An overview of the Safe Work At Risk Workers’ Strategy 2018-22

SafeWork NSW has recently published their At Risk Workers’ Strategy 2018-2022. SafeWork NSW has deemed and outlined within their strategy, the following groups of workers to be a most risk of harm in workplace:

  • Culturally and linguistically diverse (CALD) workers
  • Migrant workers
  • Young workers (up to 25 years old)
  • Workers employed through labour hire arrangements

The strategy is pertinent to retailers, as some of these worker groups, particularly young workers are typically found in the retail sector.  Approximately 40% of the retail workforce are in the young worker category. 

In protecting young workers in retail, we shared the reasons why the young worker group is categorised as a vulnerable section of the workforce. Essentially, the young worker group are at greater risk of being injured at work than any other age group. Safe Work Australia explains that young workers are at risk of workplace injury due to their lack of experience and maturity, and they may be less aware of work health and safety risks and responsibilities. 

The SafeWork NSW At Risk Workers’ Strategy 2018-2022, identifies the top 6 high risk factors for the young worker group. The highest risk factor for the young worker group highlighted by SafeWork NSW is inadequate supervision and training. The other high-risk factors include:



As a retailer, you may also engage CALD or migrant workers and labour hire workers. The SafeWork NSW strategy identifies the high-risk factors for these worker groups. For labour hire, the highest risk factor highlighted is labour hire workers are commonly assigned higher risk work, whilst language barriers hinder understanding of work health and safety rights and worker obligations was the highest risk factor for both CALD and migrant workers categories.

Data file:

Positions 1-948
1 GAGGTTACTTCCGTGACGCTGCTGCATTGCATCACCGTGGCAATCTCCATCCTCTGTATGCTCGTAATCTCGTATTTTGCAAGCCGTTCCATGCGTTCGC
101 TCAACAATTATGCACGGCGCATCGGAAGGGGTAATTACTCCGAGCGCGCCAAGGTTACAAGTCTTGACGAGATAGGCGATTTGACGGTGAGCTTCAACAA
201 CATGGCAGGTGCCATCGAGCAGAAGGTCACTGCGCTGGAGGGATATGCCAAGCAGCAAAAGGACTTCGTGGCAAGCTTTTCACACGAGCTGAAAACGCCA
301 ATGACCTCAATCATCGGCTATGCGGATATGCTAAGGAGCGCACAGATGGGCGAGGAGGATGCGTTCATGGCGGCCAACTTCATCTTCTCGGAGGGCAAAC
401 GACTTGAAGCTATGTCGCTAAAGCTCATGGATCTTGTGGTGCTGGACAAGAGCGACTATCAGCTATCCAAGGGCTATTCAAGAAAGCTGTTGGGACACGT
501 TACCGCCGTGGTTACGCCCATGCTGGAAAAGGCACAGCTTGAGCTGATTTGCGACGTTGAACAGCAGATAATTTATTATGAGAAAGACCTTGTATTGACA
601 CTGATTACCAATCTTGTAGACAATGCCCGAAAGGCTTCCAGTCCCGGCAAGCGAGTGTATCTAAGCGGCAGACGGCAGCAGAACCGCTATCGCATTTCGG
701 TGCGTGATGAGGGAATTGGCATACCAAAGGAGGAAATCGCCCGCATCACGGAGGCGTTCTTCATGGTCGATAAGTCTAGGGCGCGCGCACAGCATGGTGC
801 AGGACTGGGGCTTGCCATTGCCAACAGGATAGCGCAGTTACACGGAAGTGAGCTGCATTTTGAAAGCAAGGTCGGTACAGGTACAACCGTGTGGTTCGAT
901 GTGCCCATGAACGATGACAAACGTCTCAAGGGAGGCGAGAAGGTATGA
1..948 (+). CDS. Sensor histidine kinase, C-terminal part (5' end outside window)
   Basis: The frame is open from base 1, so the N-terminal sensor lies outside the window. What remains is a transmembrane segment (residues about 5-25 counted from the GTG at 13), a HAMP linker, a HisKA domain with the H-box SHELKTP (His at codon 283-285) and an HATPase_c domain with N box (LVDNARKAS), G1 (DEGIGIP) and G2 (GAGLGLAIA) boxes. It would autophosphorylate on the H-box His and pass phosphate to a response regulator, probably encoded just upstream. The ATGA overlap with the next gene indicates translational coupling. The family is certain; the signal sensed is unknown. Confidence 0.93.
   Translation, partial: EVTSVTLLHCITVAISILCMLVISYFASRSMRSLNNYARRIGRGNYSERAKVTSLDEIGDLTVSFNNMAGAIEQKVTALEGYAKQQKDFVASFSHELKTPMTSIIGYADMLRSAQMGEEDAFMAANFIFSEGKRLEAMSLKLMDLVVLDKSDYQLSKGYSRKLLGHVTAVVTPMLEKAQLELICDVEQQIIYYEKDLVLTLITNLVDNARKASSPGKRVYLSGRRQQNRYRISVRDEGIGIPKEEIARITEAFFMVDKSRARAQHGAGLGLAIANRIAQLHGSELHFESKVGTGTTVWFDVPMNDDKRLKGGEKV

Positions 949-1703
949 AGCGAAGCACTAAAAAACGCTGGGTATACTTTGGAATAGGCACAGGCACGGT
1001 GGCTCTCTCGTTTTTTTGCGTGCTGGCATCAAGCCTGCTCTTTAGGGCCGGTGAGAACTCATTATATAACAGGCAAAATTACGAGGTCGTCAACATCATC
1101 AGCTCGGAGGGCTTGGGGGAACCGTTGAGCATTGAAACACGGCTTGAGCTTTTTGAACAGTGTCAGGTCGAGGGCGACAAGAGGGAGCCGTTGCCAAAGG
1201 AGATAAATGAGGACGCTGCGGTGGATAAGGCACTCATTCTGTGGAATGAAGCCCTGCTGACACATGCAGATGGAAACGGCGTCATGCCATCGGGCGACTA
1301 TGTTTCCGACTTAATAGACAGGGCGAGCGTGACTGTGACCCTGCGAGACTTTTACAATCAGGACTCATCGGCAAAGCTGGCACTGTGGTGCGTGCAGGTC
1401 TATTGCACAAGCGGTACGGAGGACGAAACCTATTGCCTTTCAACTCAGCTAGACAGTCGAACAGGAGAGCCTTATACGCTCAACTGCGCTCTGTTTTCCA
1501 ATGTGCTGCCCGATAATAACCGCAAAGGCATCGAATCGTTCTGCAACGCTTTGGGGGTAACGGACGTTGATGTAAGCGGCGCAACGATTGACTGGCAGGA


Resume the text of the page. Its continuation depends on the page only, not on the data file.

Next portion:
SafeWork NSW will continue to work with industry groups such as the ARA to develop targeted action plans to address these risk areas, however retailers are encouraged to take a proactive approach in their own workplaces now that this information is available. One suggested approach is to share this information with management, including senior managers and those who are responsible for the onboarding, induction and training of workers and development of work health and safety policies and procedures. Creating awareness is the first step. The business can then identify which of these At Risk Worker Groups are relevant and from there, commence planning and implementing controls to manage the risks.



The human tapestry of unique neurotypes

There is a slow shift towards incorporating design aspects that create more inclusive shopping experiences for customers of all neurotypes. Retailers willing to explore this hidden customer segment can deliver a more easy, engaging and inclusive experience both in-store and online.

Retail Voice CEO Message: 15 March 2023

Retail crime continues to be a concern with many businesses recording an increase in shoplifting. 
In the latest Bureau of Crime Statistics and Research data coming out of New South Wales, retail theft increased 23.7% year-on-year.  

Retailers have an important role to play in closing the gap

Today is National Closing the Gap Day, a day of action to pledge support for achieving indigenous health equality by 2030. As part of the ARA’s reconciliation journey, we have made a commitment to use our reach to raise awareness with our members about days of significance for First Nations communities, like Closing the Gap Day.